This sucks, and is ridiculous (sorry, just venting). This is not the answer I was looking for, but I will have to deal with it. Maybe I’ll try the medication for a couple of months to find out if it would even work. If it does work and I want to continue taking it, then I can figure out how to deal with it at that time. If it doesn’t work, then there’s no reason to be stressed and upset about it. I’m going to have to think about it for a little while before making a decision.
The side effect of dystonia came back a little over a week ago. It’s a side effect of the Clozapine that I’m taking. Dystonia is a disorder that involves involuntary muscle contractions; it is painful and annoying. For me, it occurs mainly in my ankles. A week ago, I started taking 0.5mg of Cogentin twice a day. It has helped, just like it used to help. However, I’m still having some issues at night. I have been taking the nighttime dose with all of my other bedtime medications. Maybe I should be taking the second dose a little bit earlier, such as with dinner. Even though it’s not gone completely, having most of it dissipate is a huge relief for me. Hopefully, by changing the time I take the Cogentin, I can get rid of the dystonia completely. If not, then I’ll have to talk to my psychiatrist about it again.
I’ve never been a person that likes meditation. Over the years, I’ve been told by many people that meditation will help me in many ways, physically, mentally, and emotionally. I was still against it for a few reasons, but the biggest reason is because it’s too difficult for me. My mind is always running a million miles an hour. How am I supposed to actually slow my brain down and think/focus on one thing? Also, I can never sit still for longer than a couple of minutes. Once I’m told to sit still, I start getting all fidgety. When I was in rehab, in 2004, we had to go to yoga class a couple of times a week. At the end of the class, there was a short meditation time that we were required to participate in. I always had such a hard time with it; plus, I never like to do something I’m told I have to do.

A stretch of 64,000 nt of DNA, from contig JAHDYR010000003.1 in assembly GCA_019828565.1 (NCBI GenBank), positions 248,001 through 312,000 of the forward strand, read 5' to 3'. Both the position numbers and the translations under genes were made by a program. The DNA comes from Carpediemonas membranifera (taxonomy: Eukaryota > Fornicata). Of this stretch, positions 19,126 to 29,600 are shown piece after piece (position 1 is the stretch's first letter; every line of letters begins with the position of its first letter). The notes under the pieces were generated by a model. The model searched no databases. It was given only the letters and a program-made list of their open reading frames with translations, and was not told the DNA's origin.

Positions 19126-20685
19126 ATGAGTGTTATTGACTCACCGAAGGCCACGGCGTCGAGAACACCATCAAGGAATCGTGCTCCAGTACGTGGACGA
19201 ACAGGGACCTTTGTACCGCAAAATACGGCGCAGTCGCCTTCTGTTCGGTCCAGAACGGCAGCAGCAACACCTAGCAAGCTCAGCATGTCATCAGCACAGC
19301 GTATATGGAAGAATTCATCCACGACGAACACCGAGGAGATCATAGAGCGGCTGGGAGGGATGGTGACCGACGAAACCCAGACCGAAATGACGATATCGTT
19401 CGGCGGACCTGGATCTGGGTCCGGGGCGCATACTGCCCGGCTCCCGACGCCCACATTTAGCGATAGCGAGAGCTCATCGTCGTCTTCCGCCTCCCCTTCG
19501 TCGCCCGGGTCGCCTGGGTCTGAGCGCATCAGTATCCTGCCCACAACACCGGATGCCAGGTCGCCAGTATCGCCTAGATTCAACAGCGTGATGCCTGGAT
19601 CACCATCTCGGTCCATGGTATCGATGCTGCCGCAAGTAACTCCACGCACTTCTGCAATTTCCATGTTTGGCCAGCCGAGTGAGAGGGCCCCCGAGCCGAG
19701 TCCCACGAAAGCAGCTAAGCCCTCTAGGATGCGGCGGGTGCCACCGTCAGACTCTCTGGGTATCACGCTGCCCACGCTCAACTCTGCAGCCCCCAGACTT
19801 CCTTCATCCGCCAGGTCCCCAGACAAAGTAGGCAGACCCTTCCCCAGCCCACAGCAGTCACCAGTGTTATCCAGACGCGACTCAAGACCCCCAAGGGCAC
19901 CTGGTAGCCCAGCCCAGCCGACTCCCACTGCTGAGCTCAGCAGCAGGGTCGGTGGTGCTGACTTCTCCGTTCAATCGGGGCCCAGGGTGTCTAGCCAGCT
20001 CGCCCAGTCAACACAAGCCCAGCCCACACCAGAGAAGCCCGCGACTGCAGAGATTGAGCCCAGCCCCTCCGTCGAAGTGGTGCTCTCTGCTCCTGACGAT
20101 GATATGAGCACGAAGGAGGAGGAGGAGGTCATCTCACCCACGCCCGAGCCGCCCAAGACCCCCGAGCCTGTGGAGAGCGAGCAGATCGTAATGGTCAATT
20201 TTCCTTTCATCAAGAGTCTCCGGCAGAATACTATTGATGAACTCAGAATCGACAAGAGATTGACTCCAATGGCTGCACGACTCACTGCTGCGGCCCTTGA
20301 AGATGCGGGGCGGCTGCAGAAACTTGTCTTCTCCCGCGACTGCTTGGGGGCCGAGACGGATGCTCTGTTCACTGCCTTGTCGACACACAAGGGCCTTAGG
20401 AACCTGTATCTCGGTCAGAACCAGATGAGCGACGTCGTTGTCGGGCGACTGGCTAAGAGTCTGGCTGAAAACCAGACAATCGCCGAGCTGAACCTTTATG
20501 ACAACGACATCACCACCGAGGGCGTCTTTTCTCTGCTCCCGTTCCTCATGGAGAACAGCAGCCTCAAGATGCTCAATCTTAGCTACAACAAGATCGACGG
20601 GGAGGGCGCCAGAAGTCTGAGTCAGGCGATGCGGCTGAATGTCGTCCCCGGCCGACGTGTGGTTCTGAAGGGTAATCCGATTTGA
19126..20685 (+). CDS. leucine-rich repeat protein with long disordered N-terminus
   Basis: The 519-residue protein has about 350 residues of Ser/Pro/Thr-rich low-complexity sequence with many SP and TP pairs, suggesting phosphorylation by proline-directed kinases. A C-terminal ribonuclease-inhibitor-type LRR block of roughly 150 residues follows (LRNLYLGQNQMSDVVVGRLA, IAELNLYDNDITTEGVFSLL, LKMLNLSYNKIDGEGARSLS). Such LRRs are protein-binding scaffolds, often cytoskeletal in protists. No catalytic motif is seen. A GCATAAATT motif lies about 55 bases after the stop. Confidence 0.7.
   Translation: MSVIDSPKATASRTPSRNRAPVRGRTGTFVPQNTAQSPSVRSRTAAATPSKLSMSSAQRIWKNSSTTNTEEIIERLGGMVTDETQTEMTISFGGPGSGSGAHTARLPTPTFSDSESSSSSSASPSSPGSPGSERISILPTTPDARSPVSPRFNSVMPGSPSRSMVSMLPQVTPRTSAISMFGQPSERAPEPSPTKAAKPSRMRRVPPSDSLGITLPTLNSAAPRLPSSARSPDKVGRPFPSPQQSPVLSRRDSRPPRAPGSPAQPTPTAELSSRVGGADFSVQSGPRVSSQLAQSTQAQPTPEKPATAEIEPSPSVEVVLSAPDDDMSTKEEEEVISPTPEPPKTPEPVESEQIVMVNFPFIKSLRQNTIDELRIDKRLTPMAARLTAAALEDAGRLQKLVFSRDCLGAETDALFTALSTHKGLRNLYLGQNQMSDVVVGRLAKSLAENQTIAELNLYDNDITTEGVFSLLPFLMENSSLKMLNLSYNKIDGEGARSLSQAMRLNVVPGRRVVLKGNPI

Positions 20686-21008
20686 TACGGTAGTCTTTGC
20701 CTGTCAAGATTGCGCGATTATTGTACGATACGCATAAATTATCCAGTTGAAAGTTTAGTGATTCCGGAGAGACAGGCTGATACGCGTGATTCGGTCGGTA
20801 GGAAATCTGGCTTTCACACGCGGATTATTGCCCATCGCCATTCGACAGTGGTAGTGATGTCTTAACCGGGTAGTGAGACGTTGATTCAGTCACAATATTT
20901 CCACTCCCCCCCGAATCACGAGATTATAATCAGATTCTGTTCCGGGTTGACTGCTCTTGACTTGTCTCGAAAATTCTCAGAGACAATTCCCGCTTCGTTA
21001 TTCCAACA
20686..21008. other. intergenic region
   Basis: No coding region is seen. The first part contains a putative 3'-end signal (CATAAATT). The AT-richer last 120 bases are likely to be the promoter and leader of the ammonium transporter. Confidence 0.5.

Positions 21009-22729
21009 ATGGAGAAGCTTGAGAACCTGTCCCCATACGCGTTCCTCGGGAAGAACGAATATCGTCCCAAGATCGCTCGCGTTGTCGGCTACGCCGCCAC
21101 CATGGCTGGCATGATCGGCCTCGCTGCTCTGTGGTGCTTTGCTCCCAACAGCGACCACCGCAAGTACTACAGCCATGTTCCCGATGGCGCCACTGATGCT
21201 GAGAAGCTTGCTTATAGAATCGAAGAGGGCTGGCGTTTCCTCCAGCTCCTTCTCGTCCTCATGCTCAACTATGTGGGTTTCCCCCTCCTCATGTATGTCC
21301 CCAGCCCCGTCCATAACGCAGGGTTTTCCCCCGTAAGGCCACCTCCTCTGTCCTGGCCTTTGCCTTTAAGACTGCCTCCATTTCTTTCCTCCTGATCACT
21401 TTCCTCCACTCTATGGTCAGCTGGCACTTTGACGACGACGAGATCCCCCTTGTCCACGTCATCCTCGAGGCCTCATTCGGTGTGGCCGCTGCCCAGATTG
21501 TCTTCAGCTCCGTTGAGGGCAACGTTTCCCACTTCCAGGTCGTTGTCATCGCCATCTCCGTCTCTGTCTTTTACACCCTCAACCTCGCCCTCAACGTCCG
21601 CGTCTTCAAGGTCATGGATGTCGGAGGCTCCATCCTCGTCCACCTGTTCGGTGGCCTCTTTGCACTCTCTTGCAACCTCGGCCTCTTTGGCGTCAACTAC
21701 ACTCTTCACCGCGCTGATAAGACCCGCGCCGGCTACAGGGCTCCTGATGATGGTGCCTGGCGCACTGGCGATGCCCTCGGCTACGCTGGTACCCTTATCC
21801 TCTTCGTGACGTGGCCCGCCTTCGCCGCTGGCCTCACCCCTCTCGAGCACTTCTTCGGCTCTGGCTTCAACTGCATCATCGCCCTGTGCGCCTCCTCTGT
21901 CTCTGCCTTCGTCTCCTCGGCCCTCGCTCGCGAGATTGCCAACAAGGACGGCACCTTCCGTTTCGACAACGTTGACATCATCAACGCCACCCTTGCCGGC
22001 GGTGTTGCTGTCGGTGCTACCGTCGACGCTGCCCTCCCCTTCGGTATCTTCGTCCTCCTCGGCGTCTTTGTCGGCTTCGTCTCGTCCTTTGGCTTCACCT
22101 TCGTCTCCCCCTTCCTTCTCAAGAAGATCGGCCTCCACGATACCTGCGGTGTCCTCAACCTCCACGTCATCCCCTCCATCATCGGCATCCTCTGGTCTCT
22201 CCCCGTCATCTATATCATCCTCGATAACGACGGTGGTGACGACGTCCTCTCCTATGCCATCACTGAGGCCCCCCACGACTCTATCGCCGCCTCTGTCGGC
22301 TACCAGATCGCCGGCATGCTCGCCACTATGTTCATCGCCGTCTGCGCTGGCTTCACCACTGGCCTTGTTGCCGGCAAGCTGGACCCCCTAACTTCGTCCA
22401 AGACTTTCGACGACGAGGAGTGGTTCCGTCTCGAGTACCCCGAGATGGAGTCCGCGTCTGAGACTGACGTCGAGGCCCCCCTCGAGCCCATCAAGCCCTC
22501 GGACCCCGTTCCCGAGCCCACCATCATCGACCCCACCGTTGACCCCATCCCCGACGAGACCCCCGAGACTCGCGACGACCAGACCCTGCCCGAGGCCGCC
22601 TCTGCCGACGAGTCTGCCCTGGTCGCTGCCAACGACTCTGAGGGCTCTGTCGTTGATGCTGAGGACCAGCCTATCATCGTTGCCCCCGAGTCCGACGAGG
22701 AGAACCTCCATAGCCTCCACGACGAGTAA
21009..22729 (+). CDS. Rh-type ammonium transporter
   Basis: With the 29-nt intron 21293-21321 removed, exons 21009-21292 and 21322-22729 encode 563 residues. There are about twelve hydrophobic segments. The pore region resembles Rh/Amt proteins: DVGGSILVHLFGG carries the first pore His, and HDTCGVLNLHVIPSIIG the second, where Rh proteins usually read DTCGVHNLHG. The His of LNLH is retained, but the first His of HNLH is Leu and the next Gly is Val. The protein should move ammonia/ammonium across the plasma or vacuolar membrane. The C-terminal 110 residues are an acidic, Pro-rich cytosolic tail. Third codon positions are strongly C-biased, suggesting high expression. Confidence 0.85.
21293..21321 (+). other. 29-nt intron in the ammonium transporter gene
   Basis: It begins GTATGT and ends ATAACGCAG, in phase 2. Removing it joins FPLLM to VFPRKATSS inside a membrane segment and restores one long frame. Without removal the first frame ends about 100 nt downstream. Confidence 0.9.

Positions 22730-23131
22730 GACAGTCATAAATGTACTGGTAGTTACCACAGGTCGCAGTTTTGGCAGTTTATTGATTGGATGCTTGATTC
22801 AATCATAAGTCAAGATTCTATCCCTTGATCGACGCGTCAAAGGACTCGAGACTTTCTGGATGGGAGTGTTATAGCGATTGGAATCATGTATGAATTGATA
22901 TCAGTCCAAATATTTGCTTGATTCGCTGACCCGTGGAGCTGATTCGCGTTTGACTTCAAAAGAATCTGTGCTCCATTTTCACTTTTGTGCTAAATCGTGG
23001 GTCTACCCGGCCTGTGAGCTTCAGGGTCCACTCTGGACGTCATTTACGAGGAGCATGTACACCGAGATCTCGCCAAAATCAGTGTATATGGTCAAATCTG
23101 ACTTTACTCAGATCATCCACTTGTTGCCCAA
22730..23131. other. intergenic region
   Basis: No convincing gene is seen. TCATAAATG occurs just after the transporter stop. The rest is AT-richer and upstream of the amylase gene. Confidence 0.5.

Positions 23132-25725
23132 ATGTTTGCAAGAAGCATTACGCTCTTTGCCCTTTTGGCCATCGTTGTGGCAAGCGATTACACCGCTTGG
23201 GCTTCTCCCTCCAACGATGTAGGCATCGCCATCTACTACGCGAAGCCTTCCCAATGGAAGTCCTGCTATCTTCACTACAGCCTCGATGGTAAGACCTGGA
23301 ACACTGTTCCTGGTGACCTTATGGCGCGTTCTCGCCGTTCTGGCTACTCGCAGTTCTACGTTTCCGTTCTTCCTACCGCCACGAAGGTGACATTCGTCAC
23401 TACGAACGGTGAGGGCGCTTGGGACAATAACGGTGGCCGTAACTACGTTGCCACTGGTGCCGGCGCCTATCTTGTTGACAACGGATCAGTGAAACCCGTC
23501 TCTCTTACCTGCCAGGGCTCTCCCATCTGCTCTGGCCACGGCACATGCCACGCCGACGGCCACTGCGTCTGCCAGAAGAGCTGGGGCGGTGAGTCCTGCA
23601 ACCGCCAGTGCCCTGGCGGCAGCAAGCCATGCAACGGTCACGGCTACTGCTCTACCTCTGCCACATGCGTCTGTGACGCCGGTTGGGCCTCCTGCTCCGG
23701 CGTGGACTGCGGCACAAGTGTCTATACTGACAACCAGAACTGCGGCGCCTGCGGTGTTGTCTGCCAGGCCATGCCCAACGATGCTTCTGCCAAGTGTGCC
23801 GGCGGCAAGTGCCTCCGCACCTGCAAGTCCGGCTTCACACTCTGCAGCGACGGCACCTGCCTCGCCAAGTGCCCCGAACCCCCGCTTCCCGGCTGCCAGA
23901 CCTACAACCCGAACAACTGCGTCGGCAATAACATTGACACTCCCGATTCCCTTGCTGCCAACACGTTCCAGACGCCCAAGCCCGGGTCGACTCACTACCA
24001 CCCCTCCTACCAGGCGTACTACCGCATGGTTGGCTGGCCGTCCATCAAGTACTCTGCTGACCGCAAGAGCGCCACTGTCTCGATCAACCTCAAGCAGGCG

Last week, I received a package from my aunt containing a few CDs. Two of them were guided imagery to enhance healing for women with interstitial cystitis (a painful bladder disorder) and the other CD was called healing trauma, a guided imagery for PTSD. My first thought was that I didn’t want to use these CDs, but then I thought I would do some research. I found out that using guided meditation can actually help with the physical pain for interstitial cystitis. Suddenly, I became excited; there was a possibility to reduce my physical pain from the interstitial cystitis. I couldn’t believe that my aunt found these for me. She sent them to me with no pressure to use them. All she wanted was for me to have them in case I decided to try it.
I ended up trying the guided meditation CDs for interstitial cystitis the same day I received them. I decided to use the CDs every day for at least a month. I told my doctor about it and she agreed that it is very likely to be beneficial for my physical pain and for my emotional health. The guided meditation is getting a little easier every time. Even if I can slow my mind for just a few minutes, it would be better than nothing. At some point, I’ll try the CDs for PTSD, but right now, my bigger issue is my bladder disorder.
I have gone from being completely against meditation, to trying it every day for a month. I will let everyone know how effective it is for me. This has taught me to try to remain open to any possibilities in regards to improving my health. I’m grateful that my aunt is always looking out for me.